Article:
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FAQ: My ancestor was born in NC and raised in GA. Who were his parents?

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a group of question marksI often receive questions like this. Sometimes patrons will see on census records a birth place of NC, but the person lived most of his life in another place. It is so tempting when we see new information for an ancestor that we just want to jump forward in our research and find out more. Sometimes in these situations, patrons don’t know anything about who the parents are and have only seen records of the ancestor in question as an adult; they have not yet identified the parents. It is easy to assume that once you know the birth place, you can find the parents, but that is not often the case.

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NC County of the Week: Richmond County

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Map of North Carolina, Richmond County hi-lited in green, from NCpedia.org

Map of North Carolina, Richmond County hi-lited in green, from NCpedia.org

This Week’s NC County of the Week: Richmond County

This week we’ll share snapshots of  Richmond County’s stories and people, resources and documentary collections, and tips for researching the county’s history.

Follow us on Facebook and Twitter using the hashtag #nccotw and be sure to check our Pinterest board for the county’s history in pictures.

Located in the southern Piedmont and bordering South Carolina, Richmond County was formed in 1789, one of 10 counties formed in North Carolina the same year during the American Revolution.

Richmond County Courthouse, Rockingham, NC. Image from North Carolina Postcards. Used courtesy of the North Carolina Collection, Wilson Library, UNC-Chapel Hill.

Richmond County Courthouse, Rockingham, NC. Image from North Carolina Postcards. Used courtesy of the North Carolina Collection, Wilson Library, UNC-Chapel Hill.

Richmond County was named for Charles Lennox, the Third duke of Richmond, a British military officer and Whig politician who was known to be sympathetic to the American colonies.

The county seat was originally called Richmond Courthouse and changed to Rockingham in 1785 to honor Charles Watson-Wentworth, 2nd Marquess of Rockingham, Whig and two-time Prime Minister who was outspoken in his opposition to the Crown and Pariliament’s policies that lead to the American Revolution.

 

Follow Government and Heritage Library, part of the State Library of North Carolina’s board Richmond County, North Carolina on Pinterest.

New Content in NCpedia, North Carolina’s Online Encyclopedia

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Check out new content in NCpedia, North Carolina’s Online Encyclopedia!

North Carolina African American History (from the Research Branch, NC Office of Archives and History)

Black Wall Street, Durham, NC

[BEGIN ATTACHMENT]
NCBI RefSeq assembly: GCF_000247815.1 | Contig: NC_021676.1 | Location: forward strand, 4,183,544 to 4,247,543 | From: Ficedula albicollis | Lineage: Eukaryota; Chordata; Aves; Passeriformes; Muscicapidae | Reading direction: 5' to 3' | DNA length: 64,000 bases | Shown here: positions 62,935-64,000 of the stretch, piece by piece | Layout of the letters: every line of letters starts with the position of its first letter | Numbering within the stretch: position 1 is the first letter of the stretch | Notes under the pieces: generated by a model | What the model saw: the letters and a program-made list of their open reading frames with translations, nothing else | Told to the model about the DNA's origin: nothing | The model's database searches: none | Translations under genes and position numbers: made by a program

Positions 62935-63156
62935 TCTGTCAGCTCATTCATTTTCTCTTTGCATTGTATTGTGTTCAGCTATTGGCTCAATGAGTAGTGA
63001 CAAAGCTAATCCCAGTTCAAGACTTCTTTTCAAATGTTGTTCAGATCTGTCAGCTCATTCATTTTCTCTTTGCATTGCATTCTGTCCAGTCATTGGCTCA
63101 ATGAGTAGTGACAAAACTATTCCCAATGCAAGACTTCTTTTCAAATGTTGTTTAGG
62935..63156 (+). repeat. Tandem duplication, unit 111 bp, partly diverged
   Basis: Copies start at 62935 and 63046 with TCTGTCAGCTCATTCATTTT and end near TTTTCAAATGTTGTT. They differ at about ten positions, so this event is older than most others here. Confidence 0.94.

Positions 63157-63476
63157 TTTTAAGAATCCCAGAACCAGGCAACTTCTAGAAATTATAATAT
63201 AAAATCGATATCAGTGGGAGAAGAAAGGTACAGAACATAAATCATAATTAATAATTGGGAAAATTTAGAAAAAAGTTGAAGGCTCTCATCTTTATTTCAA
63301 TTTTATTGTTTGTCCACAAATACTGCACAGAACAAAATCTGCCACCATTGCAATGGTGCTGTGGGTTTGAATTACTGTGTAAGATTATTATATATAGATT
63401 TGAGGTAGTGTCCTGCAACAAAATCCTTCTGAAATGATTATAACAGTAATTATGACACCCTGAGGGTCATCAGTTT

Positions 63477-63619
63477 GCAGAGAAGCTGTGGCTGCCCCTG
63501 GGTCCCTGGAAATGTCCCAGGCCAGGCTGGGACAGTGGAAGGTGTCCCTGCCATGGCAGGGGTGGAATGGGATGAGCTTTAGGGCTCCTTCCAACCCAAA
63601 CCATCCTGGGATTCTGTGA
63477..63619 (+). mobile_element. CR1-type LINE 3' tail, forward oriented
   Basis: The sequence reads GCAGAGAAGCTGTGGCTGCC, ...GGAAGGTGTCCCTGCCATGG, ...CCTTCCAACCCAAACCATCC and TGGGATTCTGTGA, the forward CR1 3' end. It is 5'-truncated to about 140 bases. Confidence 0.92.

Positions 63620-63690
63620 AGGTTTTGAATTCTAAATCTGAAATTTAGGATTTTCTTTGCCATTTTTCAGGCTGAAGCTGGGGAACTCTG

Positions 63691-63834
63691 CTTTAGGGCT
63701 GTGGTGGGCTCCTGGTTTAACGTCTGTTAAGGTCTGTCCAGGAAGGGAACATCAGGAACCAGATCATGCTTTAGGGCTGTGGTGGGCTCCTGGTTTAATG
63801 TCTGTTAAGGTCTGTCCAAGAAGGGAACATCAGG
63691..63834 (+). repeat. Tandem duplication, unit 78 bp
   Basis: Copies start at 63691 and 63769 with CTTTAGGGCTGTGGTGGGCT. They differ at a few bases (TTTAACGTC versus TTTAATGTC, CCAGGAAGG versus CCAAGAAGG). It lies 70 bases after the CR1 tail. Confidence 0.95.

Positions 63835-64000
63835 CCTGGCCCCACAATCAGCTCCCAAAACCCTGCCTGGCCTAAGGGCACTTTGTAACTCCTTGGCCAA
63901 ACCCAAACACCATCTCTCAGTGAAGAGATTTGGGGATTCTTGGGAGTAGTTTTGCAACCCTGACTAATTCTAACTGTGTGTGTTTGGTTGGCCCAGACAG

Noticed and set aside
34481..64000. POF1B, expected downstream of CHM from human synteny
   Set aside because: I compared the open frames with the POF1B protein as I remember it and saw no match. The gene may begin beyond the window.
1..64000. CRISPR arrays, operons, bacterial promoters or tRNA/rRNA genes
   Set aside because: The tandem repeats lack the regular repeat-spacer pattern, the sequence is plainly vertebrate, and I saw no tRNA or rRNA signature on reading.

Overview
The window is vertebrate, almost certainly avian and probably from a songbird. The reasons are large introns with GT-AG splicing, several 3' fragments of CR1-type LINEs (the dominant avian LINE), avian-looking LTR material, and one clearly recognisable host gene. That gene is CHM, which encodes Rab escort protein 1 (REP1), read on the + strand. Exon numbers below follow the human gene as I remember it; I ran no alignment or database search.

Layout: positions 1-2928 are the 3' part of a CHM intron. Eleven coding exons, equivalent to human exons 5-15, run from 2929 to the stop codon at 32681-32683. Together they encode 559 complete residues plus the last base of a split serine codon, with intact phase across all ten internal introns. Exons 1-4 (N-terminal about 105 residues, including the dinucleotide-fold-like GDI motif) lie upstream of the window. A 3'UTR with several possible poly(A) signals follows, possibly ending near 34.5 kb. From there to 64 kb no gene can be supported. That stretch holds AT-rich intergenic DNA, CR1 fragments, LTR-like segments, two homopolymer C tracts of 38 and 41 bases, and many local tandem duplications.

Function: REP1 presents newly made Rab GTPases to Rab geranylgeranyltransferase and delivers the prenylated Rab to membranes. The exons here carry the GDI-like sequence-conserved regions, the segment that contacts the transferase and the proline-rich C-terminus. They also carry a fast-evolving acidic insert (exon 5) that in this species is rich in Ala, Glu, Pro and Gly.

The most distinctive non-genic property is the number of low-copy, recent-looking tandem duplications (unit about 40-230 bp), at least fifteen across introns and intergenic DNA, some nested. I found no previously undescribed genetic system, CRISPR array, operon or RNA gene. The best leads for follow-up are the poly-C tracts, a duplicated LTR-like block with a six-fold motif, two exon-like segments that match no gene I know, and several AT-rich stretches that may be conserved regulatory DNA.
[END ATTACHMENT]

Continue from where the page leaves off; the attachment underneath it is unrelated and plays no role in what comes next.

Gregory Normal Institute

The Osborne Giles Foard Home near Cleveland, N.C. where Peter Stewart Ney lived and died. Image used courtesy of the North Carolina Museum of History, North Carolina Department of Cultural Resources.

The Osborne Giles Foard Home near Cleveland, N.C. where Peter Stewart Ney lived and died. Image used courtesy of the North Carolina Museum of History, North Carolina Department of Cultural Resources.

North Carolina Myths and Legends (from the Tar Heel Junior Historian magazineNC Museum of History)

The “Duke of Asheville”

Three Sisters

The Mysterious Mr. Ney

North Carolina Sports Legends (from the GHL)

Christian Adolph “Sonny” Jurgensen, Legendary Pro Quarterback

Free Genealogy Workshop: Using Private Collections for Genealogical Research

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Using Private Collections for Genealogical Research

August 22, 2015, 10-11a.m.

Join us for a free genealogy workshop presented by the North Carolina Government and Heritage Library and the State Archives of North Carolina.

Bullard Family Bible Records

Hand drawn family tree, Bullard Family Bible Records, State Archives of North Carolina.

Materials such as family papers, church and organizational records can be valuable resources when conducting genealogical research. Join us as we discuss private collections, what kinds of information you can find and the holdings of the North Carolina Government and Heritage Library and State Archives of North Carolina.

Program will be held at the Archives/State Library Building
109 E. Jones Street, Raleigh, North Carolina.

To register or for more information please call (919)807-7450 or email slnc.reference@ncdcr.gov.

This blog is a service of the State Library of North Carolina, part of the NC Department of Cultural Resources. Blog comments and posts may be subject to Public Records Law and may be disclosed to third parties.